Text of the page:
Monday, August 24, 2009

Saigyo Awards for Tanka 2009

I just received the list of winners from the Saigyo Awards for Tanka for 2009. As usual, the winners are Orientalist. As usual, I have a poem that is an honorable mention.

not the great white whale
but your restless heart
I'll take with me and
bury in the sea


Tuesday, August 04, 2009

Asking Passage

Two years ago I went for a walk in early spring in the abandoned lot outside my window. Although it is much smaller than Winnie the Pooh's Hundred Acre Wood, it is a place with its own mysteries. I wrote all the tanka poems below on the spot. The sequence was published by Lynx, a journal for linking poets. During the hike, I was struck by how much the Japanese aesthetic of aware (the pathos of transitory beauty) resembles the Western momento mori.

Asking Passage

asking passage

of the briars,

I step deep into

the hollow forest

trash tells me

that other feet have

trod this trail,

but today

I am the first

windchimes —

tall saplings

bare of leaves

sway and rattle

their branches

a moss carpet,

greening before

the trees

acquire new leaves

and close the forest roof

two dark birds

hopping through

the underbrush,

slated-colored, like storms

without names

last year’s

brown weeds

slowly sink beneath

a rising tide

of new green

“nothing in haste”

the brambles remind me,

gently, slowly,

ease through

the difficult parts

Twitter. 4 August 2009.


the blackness of

their heads


the mating season

yellow blooms

of woodland strawberries

darkened for just a moment

by the flicker of

a bird’s passing shadow

woodland hiking —

the youngest shades

of green being born

shining like a mirror:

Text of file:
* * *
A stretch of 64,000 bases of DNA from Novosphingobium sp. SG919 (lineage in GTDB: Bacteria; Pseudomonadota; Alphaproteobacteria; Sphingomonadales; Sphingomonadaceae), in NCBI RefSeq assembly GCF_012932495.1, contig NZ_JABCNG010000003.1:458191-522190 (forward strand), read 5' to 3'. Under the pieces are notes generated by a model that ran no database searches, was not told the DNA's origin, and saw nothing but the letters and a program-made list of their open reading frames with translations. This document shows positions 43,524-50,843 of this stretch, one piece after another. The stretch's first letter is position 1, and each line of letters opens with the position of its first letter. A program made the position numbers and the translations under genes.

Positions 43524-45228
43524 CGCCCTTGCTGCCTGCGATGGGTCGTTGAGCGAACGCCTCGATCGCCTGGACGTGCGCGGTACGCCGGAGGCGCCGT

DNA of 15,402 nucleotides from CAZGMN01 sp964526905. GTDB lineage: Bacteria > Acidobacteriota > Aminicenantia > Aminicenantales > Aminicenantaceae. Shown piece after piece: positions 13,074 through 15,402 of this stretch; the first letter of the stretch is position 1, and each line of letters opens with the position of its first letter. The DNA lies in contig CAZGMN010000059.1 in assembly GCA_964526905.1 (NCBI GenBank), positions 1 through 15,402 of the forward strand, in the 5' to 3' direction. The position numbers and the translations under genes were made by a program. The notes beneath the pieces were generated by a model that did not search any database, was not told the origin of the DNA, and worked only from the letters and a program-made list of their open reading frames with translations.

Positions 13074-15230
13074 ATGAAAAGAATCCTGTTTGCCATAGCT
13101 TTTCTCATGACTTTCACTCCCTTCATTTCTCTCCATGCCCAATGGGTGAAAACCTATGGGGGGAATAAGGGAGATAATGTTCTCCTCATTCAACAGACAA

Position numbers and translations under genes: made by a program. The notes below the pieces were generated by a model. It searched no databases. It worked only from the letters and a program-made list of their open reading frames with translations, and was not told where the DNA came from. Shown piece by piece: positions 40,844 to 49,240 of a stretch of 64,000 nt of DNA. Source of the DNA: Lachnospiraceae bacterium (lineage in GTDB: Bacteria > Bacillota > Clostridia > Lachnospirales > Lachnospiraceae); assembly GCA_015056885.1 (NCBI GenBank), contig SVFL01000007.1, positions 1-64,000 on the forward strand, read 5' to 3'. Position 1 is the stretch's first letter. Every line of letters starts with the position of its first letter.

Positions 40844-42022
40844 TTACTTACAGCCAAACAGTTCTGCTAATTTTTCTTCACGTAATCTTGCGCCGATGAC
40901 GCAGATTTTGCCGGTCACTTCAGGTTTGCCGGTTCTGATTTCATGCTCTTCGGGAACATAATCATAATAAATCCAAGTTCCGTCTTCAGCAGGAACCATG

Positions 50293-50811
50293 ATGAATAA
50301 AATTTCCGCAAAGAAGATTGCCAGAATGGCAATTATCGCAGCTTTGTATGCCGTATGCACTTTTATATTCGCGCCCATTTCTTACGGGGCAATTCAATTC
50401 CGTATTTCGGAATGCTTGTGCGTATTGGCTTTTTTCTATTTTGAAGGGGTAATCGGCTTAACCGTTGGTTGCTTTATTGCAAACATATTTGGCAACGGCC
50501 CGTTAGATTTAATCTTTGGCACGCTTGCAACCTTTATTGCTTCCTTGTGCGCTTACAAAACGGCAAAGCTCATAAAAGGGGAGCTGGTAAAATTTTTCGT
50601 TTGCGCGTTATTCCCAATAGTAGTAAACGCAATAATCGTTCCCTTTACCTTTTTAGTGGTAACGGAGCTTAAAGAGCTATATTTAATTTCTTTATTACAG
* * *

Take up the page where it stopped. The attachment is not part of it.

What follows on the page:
the end of a discarded

beer can

before the weeds

cover it

try as I might,

these boots

trammel green things;

the crack of sticks

rebukes my heavy ways

stones at the root

of tall trees

covered in moss;

the bones, sinew, and skin

of earth himself

something large

and not human

laid down in these weeds,

made a nest,

and rested a while

looking back,

the trail I have left

is ragged

and wandering,

a stranger to this land

a sunny thicket —


I cannot find my way

in shadows

unless I too am shadow

that trail

through a tunnel

of greenery

wasn’t made for

human beings

an orange stake

labeled “control point”

flagged with

blue and white ribbons

in the middle of the woods

discarded soda cans,

“Moon Mist” flavor

next to the stake

that calls itself

“control point”

again that

barking birdsong

I know so well,

but never have I seen

the one who sings it

walking through

tall weeds beside

the highway,

the white bones of

a deer skeleton

surprisingly human

these vertebrae,

legbones scattered

in all directions

hollow ribs,

empty of marrow,

hollow vertebrae,

empty of will,

all things come to this

no skull nor pelvis,

but an empty soda bottle

where a heart should be,

the bones disturbed

before I ever found them


I take a path

never taken

that can never be

taken again

tall brown weeds,

their toppled stalks

point the path of

the prevailing winds

the remains

of another dead deer —

the stench drives me back

to view gnawed legbones

and a torn pelt

a nest of dead grass

where the doe first lay,

her legbones torn away

and licked clean by

something hungry

those first bones

were so very small —

without the dead doe

I would have never

known the fawn

a bramble rose

snags my sleeve —

a reminder of

this living world

about to bloom

a faint perfume

from a tree with

pale flowers,

this too is a thing for which

I have no name

clumps of

yellow blooming weeds

in this field

it is I am who am

useless and unwanted

I want to go home now —

this forest no longer

gives me passage,

brambles and deadfalls

block my way

thorns grab

my clothes and

hold me back,

but this rock

offers me a place to rest

this cool breeze,

this bed of wild

strawberries in bloom,

bird calls all around . .

perhaps I shouldn’t leave

in these

freshly toppled weeds,

I recognize my own trail

and follow myself back

to whence I came

after the woods,

the bleeding hearts

planted by

a previous tenant

are pleasantly domestic

pungent green air —

the smell of the woods

clings to my shirt

my black boots

still in the shower,

drying off

after hiking

through the woods

'Asking Passage.' Lynx, a journal for linking poets, XXII:3. Gualala, CA:, October, 2007.